CV | Sopporting Artist Credits?

  • User Deleted

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    Should I bother putting extra/Supporting artist jobs on my CV?

    • 10th Jan 2010
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  • User Deleted

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    Dylan ... vast difference 'twixt Supporting Artiste .. and Extra . !!!

    • 5th Jan 2010
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  • Lee Ravitz

    Actor

    Allan is quite right - the only (basic) answer you will get to this from anyone working within the industry as actor, casting director, agent etc. is 'No, no, no, no, no!'.

    I don't wish this to belittle the quality of any supporting work you tend to do on a regular basis (if that's the case) - the industry standard is simply to draw up a separate CV for your work as a walk-on artist and use this to generate further commissions in the walk-on field for yourself, whilst keeping your straight acting CV distinct. This actually tends to make you seem more professionally minded on both sides - not only those casting acting roles, but those who are promoting you for walk-on work appreciate the distinction, because they are all in the game of making sure that they provide the most appropriate sounding services to those who ask for their expertise.

    If you have just done the odd walk - on or two for experiences' sake, and would like to place it on the CV to bulk it up, the general advice is not to bother - it is difficult to make an 'extra' part look impressive to those with an eye for detail, who may examine your CV - though the temptation is often because these credits can link you to more 'high profile' productions than some of the other work you pick up, to list the casting. But a distinction is drawn by casting directors between roles you have had to audition for, and those that were just allowed you 'on spec' (which is how most walk on casting works).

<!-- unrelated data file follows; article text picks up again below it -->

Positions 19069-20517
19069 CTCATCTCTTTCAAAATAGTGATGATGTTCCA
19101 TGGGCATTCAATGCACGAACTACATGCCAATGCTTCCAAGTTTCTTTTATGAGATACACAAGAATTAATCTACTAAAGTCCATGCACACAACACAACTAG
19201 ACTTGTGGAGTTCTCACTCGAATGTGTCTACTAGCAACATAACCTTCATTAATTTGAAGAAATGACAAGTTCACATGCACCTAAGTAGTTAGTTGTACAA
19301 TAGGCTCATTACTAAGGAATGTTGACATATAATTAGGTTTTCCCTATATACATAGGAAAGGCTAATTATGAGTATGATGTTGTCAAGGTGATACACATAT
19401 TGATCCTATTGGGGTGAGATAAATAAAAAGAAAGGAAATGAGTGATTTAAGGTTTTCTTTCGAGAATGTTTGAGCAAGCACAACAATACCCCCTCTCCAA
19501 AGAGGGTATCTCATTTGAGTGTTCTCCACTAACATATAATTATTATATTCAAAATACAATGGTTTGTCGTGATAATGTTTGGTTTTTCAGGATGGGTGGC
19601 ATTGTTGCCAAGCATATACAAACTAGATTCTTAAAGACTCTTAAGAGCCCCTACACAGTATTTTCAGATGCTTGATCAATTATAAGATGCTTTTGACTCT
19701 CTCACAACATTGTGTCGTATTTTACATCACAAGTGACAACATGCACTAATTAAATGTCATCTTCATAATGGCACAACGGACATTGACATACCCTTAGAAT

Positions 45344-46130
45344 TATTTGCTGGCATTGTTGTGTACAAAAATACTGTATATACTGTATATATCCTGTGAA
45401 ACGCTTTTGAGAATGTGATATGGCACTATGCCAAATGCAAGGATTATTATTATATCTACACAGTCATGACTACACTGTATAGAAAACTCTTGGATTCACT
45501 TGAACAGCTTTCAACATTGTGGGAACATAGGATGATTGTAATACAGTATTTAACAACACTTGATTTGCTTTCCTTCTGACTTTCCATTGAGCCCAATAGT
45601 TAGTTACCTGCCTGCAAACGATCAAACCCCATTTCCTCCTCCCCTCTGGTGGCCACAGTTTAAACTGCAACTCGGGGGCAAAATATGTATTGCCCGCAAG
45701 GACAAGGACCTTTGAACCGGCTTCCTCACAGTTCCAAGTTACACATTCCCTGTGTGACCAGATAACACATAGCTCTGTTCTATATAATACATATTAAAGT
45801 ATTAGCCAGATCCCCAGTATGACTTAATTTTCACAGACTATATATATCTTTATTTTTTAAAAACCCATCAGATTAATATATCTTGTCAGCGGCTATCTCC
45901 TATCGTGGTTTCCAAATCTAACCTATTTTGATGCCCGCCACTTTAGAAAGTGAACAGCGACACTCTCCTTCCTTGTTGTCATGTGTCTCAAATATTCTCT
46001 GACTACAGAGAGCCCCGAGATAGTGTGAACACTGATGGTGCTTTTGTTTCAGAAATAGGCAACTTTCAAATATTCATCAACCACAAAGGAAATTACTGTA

There is certainly a thin line, where an actor can take on scenes which amount to a very small number of lines or airtime in a screen project, but still gain a credit - essentially any character identified in the script, who is given dialogue, will ultimately end up in the cast list, however, and is considered 'cast'. Equally, some characters are quite sizeable parts (I have played some myself), but sound curiously minor because they aren't technically named as such - many is the low budget in which the main leads are called e.g. 'Man' or 'Woman', which doesn't always read impressively on the CV! - still, you should always that the character was a significant, identifiable part before listing it.

    Interestingly, 'extras' parts are sometimes listed more easily on resources like IMDB, and this seems to be held to be less of an issue (perhaps because IMDB serves as a database of record, and is not considered to be your 'personal application' for a job), but even these tend to be subject to the production company's confirmation - once again, many minor sounding parts - 'First Security Officer', 'Main Henchman' etc. were referenced in the shooting script and given at least one line in formalised dialogue and so read as 'cast' - many walk on roles are listed as 'uncredited', which gives the immediate clue to the fact that the 'role' was, in fact, support work.

    Things like work in music videos and commercials are often a grey area, it must be said, because frequently these jobs pay well, and may even be actively got for you by an agent, but may not require much more of you than the ability to perform like an extra on set (some, it is true, demand much more extensive acting, and, in essence, feature you in 'lead' parts). With these, I think the judgement call has to be whether you feel yourself that your involvement with the project constituted a substantial role or not.

    Very occasionally, also, you can do a walk on role that may be promoted to a more significant status within the film, TV show, commercial than was initially envisaged - this *may* be worth listing if you know for a fact that you were given some decent screen time or even a line or two in doing it - though you may not receive an end credit in the long run, and would (presumably) be IMDB listed as 'uncredited'.